The study was published in the peer-reviewed medical journal JAMA Internal Medicine.

The UK media took the findings at face value without acknowledging other factors that could have potentially influenced the results, and the small number of cancer cases recorded. For example, the Mail's statement that: "The biggest impact was seen on non-Hodgkin's lymphoma risk [a cancer of the lymphatic system], which plummeted among those who shunned chemical-sprayed food" is certainly overblown, given that this was based on tiny numbers and could be a chance finding.

But to their credit, the UK media did point out that people who eat organic food tend to have a healthier lifestyle than people who don't. 

What kind of research was this?
This was a population-based cohort study that aimed to see whether eating organic food was associated with risk of developing cancer.

The organic food market avoids the use of chemical fertilisers, pesticides and GM methods, and restricts the use of medications in animals.

Previous research has demonstrated other potential beneficial effects of eating an organic diet, such as a lowered level of pesticides in urine samples. But few studies have looked at the potential link with cancer.

Observational studies such as this are useful for exploring potential links but can't prove cause and effect, as other health and lifestyle factors could be having an influence. 

What did the researchers do?
This study involved 68,946 participants (78% women, average age 44 years) of the internet-based French cohort study, NutriNet-Sante. The cohort was set up in 2009 to look at links between diet, nutrition and health.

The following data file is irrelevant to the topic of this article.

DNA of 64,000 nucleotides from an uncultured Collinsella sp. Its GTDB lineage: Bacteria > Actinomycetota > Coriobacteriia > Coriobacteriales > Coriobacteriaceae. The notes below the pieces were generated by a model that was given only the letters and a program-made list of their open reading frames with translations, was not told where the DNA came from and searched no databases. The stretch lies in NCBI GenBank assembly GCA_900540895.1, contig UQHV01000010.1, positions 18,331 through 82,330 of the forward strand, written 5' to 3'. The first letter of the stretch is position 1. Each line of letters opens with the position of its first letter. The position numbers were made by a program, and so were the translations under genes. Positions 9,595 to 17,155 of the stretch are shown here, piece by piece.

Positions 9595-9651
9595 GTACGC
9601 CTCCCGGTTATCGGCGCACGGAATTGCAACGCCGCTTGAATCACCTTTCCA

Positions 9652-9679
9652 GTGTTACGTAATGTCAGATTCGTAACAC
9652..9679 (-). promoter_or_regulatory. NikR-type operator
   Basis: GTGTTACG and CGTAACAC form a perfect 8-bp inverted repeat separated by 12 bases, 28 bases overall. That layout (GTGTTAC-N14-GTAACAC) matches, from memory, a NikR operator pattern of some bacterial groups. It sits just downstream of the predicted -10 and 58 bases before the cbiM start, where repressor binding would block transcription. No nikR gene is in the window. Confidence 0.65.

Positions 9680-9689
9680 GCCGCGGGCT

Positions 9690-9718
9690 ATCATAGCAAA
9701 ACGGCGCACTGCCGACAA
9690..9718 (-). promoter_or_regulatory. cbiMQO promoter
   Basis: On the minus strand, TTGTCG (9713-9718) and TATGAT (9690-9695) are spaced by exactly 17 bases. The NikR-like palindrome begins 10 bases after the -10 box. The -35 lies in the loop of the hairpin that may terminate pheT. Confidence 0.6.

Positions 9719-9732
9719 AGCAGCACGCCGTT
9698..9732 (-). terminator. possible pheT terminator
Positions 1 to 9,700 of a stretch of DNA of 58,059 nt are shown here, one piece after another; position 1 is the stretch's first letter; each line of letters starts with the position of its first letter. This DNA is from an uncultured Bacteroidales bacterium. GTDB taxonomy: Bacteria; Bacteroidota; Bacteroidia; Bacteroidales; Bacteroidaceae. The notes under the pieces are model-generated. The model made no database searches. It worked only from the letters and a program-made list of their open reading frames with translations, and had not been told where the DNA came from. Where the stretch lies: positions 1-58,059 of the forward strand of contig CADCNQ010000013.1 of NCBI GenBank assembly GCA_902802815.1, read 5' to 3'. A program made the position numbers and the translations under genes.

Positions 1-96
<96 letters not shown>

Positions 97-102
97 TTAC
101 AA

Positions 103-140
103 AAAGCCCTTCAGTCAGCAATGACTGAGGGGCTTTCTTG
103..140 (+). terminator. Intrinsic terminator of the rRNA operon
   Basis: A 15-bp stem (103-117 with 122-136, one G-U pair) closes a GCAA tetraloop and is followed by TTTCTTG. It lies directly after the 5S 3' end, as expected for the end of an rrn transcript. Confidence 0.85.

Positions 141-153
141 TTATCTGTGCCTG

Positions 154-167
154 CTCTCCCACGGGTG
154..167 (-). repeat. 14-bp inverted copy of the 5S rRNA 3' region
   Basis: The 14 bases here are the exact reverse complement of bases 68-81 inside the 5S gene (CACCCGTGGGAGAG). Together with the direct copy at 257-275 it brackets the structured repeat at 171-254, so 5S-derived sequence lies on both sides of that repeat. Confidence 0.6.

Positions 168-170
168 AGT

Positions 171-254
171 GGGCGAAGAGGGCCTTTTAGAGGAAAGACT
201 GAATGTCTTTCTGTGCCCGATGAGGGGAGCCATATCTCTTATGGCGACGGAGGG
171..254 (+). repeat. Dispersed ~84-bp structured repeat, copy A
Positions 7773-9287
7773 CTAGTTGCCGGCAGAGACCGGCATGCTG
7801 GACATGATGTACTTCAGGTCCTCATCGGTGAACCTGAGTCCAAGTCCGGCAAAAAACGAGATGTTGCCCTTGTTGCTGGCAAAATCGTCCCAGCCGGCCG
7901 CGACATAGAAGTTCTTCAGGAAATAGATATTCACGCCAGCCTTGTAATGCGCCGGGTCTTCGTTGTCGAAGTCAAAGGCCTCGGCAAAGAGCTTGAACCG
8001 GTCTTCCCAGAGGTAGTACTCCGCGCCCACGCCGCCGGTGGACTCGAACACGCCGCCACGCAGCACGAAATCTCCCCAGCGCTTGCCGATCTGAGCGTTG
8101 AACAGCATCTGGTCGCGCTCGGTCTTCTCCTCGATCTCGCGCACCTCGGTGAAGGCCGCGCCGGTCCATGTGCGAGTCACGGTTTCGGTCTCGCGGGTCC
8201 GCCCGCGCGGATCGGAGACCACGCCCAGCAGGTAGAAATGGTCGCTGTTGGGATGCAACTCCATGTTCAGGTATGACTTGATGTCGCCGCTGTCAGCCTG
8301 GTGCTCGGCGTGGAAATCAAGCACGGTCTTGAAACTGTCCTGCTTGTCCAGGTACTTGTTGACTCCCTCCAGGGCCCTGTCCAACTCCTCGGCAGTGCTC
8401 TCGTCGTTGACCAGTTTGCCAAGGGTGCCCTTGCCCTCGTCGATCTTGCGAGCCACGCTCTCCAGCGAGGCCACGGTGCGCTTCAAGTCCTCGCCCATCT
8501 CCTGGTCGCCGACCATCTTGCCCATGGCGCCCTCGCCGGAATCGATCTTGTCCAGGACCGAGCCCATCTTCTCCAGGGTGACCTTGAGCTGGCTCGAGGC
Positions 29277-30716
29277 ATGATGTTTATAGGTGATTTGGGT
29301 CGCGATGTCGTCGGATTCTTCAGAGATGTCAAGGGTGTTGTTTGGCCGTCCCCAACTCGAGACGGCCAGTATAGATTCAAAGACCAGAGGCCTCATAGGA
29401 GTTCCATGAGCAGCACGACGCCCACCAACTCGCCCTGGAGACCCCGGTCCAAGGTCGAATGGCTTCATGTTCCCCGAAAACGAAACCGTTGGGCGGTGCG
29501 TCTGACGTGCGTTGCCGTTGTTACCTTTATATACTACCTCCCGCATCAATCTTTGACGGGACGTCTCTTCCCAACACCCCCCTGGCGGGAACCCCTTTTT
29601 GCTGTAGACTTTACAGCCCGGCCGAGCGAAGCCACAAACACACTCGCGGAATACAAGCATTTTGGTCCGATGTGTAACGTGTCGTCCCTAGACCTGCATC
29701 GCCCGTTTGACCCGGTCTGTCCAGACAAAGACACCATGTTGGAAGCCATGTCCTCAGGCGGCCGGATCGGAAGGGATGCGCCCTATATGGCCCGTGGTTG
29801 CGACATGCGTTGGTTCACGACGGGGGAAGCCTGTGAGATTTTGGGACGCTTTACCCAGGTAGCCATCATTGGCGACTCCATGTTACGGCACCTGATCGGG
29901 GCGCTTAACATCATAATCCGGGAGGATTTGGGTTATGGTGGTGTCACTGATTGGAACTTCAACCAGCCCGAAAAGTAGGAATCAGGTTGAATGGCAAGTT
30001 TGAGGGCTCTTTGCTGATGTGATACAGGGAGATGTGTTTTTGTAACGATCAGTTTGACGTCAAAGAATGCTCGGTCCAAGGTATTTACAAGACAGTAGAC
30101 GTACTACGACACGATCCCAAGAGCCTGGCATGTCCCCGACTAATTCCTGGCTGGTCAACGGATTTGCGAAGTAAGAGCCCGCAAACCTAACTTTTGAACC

At the start of the study, participants provided information on their sociodemographic status, body measurements, health status and lifestyle behaviours. 

They were asked 2 months later how often they ate 16 different organic products, including fruit and vegetables, dairy and eggs, meat and fish, grains and cereals, ready meals, wine, chocolate and coffee. 
They were asked to tick 1 of the following:
most of the time
never ("too expensive")
never ("product not available")
never ("I'm not interested in organic products")
never ("I avoid such products")
never ("for no specific reason")
I don't know

For each product, 2 points for were given for "most of the time", 1 point for "occasionally" and 0 for all other responses. The 16 items therefore had a total organic food score ranging from 0 to 32 points. The analysis was split into 4 quartiles, from lowest to highest intake.

Health outcomes of participants were recorded for an average of 4.5 years. This information was gathered through annual questionnaires. If participants reported receiving a diagnosis of cancer, they were asked for medical records (obtained for 90%) and details of the treating doctor or hospital.

The fully adjusted analysis took account of the following potential confounders:
age and gender
marital status
education, occupational status and monthly income